A future anarcha-feminist listens to discussion on how she can build popular power in social movements that challange the racist patriarchal capitalist state

Reflections on Anarcha-Feminism in Social Movements

This past April the Miami local of Black Rose Anarchist Federation / Federación Anarquista Rosa Negra (BRRN) collaborated with two other autonomous South Florida groups, One Struggle and Florida Student Union, to present a discussion on anarcha-feminism at Florida International University.

The event offered reflections from the first international Anarcha-Feminist Conference (AFem) in London which a delegation from BRNN attended in October of 2014. Romina Akemi from Los Angeles spoke on her experience at the conference which sparked a discussion on the current state of anarchism and feminism. This conversation illuminated some real differences between the various conceptions of these ideologies which we can use to drive honest discussions about how we should define anarcha-feminism and how we practice it within our insertion work.

The discussion began with Romina sharing her personal introduction to feminism as a child growing up in Chile during the 1980’s Pinochet dictatorship. She spoke about how feminism played a large role in the struggle against the regime both on the streets, where large women’s marches faced police repression, as well as in kitchens organized by women in the shanty towns. She saw how this struggle and the women that were part of it were not only fighting the dictatorship but also the patriarchal order that was being implemented by the state within Chilean society. Observing this shaped her conception of feminism as something that was not an ‘other’ space but an integral part of social movements.

This introduction made more relevant Romina’s critique around the lack of discussion at the conference around attempting to define anarcha-feminism and its role in social movements.

She notes that while participants across the globe discussed various topics including defending and expanding reproductive rights, their experiences with accountability processes and struggles against state repression, there was no discussions around what the term itself means for us as anarchists in our work, or even debate around our different interpretations and definitions within various regions. She gave an example from the conference of how an Iranian anarchist began speaking about women’s experiences with state violence in Iran and how much of the audience was upset that she did not give a ‘trigger warning’ (an unfamiliar concept within Iranian politics and which the speaker was not familiar with) and how the moderator asked her to use different words, which in turn silenced her as the act of her talking about state violence was a form of resistance it in of itself.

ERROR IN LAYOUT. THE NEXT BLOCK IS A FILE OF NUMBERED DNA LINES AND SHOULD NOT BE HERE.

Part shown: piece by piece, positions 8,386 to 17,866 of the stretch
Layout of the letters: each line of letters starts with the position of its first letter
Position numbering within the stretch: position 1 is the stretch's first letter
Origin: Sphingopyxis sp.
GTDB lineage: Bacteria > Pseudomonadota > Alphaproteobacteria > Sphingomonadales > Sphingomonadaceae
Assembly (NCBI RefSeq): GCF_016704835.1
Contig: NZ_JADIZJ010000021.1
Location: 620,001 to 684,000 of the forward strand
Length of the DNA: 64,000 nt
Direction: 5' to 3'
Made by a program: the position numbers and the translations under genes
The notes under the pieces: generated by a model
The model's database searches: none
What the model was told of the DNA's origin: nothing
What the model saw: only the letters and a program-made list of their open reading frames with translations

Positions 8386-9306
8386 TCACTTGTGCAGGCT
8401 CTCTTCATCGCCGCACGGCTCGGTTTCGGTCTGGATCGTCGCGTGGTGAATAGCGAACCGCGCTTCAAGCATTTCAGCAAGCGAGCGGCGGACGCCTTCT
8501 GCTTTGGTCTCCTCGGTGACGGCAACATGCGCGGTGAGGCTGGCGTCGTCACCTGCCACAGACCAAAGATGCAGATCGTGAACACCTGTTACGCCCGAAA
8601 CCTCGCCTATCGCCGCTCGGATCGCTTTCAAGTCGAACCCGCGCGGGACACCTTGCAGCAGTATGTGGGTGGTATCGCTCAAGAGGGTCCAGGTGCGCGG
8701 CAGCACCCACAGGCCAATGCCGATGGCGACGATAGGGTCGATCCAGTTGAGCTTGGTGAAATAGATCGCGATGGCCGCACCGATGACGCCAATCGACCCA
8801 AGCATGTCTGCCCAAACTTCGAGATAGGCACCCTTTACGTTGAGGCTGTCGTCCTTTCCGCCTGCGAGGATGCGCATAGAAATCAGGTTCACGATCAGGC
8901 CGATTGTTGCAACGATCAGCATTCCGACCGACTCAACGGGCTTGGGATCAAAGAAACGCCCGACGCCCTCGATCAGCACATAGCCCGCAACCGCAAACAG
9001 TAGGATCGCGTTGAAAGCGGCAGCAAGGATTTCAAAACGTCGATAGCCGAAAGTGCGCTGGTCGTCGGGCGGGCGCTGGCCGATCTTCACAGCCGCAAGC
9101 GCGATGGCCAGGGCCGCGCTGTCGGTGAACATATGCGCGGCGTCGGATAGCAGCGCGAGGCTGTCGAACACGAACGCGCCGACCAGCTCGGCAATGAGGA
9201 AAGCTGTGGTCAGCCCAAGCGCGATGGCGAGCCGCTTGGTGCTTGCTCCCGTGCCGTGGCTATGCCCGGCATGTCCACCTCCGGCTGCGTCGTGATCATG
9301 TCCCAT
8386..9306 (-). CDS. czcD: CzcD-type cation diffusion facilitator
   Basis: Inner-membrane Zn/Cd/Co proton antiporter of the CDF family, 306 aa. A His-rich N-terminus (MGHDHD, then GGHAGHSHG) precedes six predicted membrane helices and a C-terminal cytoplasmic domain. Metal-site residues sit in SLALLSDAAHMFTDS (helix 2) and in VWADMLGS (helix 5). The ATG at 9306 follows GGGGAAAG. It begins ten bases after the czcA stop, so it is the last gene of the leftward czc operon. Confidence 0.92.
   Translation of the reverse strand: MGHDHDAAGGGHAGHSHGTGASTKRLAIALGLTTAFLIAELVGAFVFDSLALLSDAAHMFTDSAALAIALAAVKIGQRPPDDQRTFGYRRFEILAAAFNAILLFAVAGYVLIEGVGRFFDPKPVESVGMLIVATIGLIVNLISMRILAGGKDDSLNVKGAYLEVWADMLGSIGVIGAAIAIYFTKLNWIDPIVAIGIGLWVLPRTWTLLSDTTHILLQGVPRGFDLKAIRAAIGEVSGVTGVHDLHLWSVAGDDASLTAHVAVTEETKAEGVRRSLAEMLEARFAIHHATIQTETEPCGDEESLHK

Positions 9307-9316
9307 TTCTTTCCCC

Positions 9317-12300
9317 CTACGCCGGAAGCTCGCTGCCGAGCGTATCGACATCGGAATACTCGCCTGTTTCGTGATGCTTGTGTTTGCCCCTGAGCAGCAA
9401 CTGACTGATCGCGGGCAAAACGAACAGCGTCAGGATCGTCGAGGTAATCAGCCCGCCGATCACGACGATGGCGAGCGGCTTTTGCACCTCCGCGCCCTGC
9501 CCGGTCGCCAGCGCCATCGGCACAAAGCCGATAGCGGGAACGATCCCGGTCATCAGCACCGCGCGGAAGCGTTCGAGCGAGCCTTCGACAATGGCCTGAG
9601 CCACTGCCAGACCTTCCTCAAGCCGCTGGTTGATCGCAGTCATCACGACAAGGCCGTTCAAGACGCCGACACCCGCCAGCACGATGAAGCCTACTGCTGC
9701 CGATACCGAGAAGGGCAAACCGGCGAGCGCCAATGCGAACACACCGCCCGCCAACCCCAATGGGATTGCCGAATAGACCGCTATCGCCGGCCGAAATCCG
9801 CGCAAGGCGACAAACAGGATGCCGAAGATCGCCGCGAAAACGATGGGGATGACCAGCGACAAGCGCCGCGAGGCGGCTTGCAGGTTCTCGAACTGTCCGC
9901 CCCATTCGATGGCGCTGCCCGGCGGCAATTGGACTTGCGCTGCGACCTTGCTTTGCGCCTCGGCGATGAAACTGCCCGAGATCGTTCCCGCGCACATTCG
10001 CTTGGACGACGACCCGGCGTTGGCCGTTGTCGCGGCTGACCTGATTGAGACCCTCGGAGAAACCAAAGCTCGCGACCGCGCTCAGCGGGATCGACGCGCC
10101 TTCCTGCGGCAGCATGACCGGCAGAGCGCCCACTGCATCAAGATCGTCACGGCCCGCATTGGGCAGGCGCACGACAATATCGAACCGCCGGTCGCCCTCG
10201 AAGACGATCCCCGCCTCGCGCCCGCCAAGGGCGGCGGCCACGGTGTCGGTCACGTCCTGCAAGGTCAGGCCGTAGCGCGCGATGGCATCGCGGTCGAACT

Not only do various regions have different practices but both feminism and anarchism contain many contradictory currents within them, therefore in order to create a unified ideology, we must first discuss our differences and how we demarcate in our anarchist conception of feminism.

Mainstream feminism, for example, which is often complicit with the capitalist order – seeking merely to advance the place of women within it specifically the interests of white, wealthy and middle class women – may seek to legalize reproductive rights, but as class struggle anarchists we know that this does not give working class women the ability to control our reproductive choices if we cannot afford access. Rather than organizing around these issues with the same approach as mainstream feminists, she explains that through these discussions we can begin thinking pre-figuratively, so that we can imagine and develop offensive struggles rather than constantly fighting defensive battles.

As anarcha-feminists we need to challenge ourselves if we are going to radically change the way society functions. This event was one of a series that are being hosted by Black Rose Anarchist Federation across various cities in the United States. The purpose of these events is to help drive a dialogue around these questions that will help inform us as we build an anarcha-feminism that exists as a living praxis within wider social movements and is centered around working class women and our diverse struggles.

This event was hosted by the Miami local of Black Rose Anarchist Federation / Federación Anarquista Rosa Negra, One Struggle and Florida Student Union.Black Rose Anarchist Federation / Federación Anarquista Rosa Negra is a nationwide anarchist political organization focused on building popular power for social revolution. Black Rose is affiliated with Anarkismo, an international network of anarchist organizations in the platformist or especifista tradition. One Struggle is a anti-capitalist/anti-imperialist initiative with chapters in Miami and New York with a goal of building a combative mass movement. Florida Student Union is an autonomous student union in which Florida students can organize collectively to fight around common grievances, build power, and work together for a better educational system and society.